Europa Galante brings Vivaldi and friends to life at Library of Congress

Sat Jan 13, 2018 at 11:57 am

Europa Galante performed Friday night at the Library of Congress. Photo: Ana de Labra

Europa Galante’s sizzling recordings have brought a number of unknown operas and orchestral works to inquisitive listeners. The Italian group’s live performances, most recently at Shriver Hall in 2016, are generally not at the same level of technically polished achievement, but add an element of visceral excitement that can be lacking on disc. A thrilling concert Friday night at the Library of Congress, a decade after its last visit there, was in the same category.

Founded by Fabio Biondi in 1990, Europa Galante was one of the leaders of the second generation of early music ensembles. This program, based on a selection of relatively late concertos by Vivaldi, drew from the group’s two most recent recordings for the Glossa label.

The sound was fast and taut in the outer movements of Vivaldi’s Sinfonia in G major (“Il coro delle muse”), with characteristic placement of weight-shaping phrases under Biondi’s leadership. The suave second movement, for two solo violins accompanied only by pizzicato strings, was an example of how varied use of the continuo instruments can relieve the monotony of this kind of one-trick programming.

Ending the program were two extraordinary concertos from the “Concerti dell’addio,” composed by Vivaldi after an ill-fated trip to Vienna, where he died in poverty. In the Violin Concerto in C major, RV 189, Biondi was at his daredevil best in the brash and breathless fast movements. In his hands for this concert was a 1730 Guarnerius violin once owned by Fritz Kreisler and now in the collection of the Library of Congress. In the gorgeous, mostly violins-only slow movement–again without the percussive interference of the harpsichord–one most sensed the spirit of Kreisler looking down.

Biondi launched more pyrotechnics in the Violin Concerto in B-Flat Major, RV 371, with an especially dazzling cadenza added to the slow movement, featuring delicate left-hand pizzicati. In the active finale, the entire continuo section—especially harpsichordist Paola Poncet and theorbist Giangiacomo Pinardi—added a wildly strumming rhythmic backdrop.

The other highlight was the Flute Concerto in D Major by Ignaz Holzbauer, one of the Germanic composers influenced by Vivaldi. Marcello Gatti’s mellow, precise playing on the wooden transverse flute provided a welcome new flavor on this otherwise strings-only concert. Biondi kept the string playing bright and cutting in the orchestral introductions but reduced the sound to render a pale envelope of sound around his soloist. By the third movement of often dull repetitions, though, the impression of a decidedly inferior composer had set in.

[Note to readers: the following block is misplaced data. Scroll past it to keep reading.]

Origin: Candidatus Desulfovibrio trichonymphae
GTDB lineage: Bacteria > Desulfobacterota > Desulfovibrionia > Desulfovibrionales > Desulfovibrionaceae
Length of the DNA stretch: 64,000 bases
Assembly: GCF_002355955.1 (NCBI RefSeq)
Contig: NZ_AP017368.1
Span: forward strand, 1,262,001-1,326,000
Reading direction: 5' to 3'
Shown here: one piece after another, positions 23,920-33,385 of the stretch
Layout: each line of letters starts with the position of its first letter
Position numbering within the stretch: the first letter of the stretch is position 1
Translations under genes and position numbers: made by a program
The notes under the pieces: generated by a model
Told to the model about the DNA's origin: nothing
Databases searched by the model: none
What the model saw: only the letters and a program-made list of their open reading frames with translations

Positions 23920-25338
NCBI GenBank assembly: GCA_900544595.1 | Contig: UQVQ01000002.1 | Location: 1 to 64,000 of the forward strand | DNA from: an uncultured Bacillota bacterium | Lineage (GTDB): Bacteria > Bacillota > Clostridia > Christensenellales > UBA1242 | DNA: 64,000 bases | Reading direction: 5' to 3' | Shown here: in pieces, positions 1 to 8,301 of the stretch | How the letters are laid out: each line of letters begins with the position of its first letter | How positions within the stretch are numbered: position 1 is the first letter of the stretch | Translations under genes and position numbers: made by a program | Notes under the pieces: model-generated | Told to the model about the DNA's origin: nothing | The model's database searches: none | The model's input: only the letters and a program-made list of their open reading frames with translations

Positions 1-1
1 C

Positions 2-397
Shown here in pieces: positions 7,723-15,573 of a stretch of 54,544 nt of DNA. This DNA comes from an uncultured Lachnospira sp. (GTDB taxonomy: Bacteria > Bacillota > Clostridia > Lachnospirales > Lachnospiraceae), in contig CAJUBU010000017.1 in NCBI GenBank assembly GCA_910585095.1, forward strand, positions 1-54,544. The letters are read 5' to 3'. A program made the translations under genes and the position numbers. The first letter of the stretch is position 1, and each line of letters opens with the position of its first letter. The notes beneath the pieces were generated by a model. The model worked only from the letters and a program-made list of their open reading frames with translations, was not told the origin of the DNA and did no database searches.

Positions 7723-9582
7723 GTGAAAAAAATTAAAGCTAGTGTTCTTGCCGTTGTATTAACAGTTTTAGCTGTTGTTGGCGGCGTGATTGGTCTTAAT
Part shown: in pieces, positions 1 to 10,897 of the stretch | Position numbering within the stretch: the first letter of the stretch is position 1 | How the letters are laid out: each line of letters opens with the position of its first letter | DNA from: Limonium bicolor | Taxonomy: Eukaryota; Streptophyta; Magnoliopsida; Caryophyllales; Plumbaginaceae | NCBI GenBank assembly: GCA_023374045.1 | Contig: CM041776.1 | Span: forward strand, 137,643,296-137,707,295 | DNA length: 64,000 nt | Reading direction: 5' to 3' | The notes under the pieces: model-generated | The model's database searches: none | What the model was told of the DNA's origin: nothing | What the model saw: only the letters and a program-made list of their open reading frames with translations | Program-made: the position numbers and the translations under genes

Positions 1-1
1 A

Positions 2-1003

Georg Reutter’s Sinfonia in D Minor and Baldassare Galuppi’s Overture to the opera Adriano in Siria both had a similar effect, lesser works mostly providing an opportunity for the ensemble’s well-drilled precision, arrayed in a wide range of energetic articulations, to shine.

Regrettable among the changes from the announced program was the jettisoning of the Violin Concerto in A Major (“Con eco in lontana”), with its delightful echo effects. Biondi instead took the solo part in the Violin Concerto in D Major (“Per la Signora Chiara”), here with some shortcomings in intonation and note accuracy in the vibrant first movement. The slow movement, however, was ravishing, with Biondi’s tender, forlorn solo supported by soft strings and theorbo, the latter with pleasing embellishments.

Replacing Johann Georg Reinhardt’s Concerto for Four Violins was the much more familiar Concerto for Two Violins, RV 522, by Vivaldi. Violinist Andrea Rognoni kept pace with Biondi, a pairing that highlighted the sometimes raw, less refined sound of his director. The two wove together aching suspensions in the slow movement, adding diverting ornamentation over a repeated bass pattern.

It is perhaps a cliche by now to end this sort of program with the searing storm finale of Vivaldi’s “Summer” Concerto. Biondi and his colleagues yet again made the piece sound new with a blazing, fierce performance that struck like hailstones.

The next concert at the Library of Congress will feature chamber music by Hummel and Beethoven, performed by members of the Royal Concertgebouw Orchestra from Amsterdam 8 p.m. January 19. loc.gov/concerts


One Response to “Europa Galante brings Vivaldi and friends to life at Library of Congress”

  1. Posted Jan 20, 2018 at 6:14 pm by Laura Youens

    What a vivid review!

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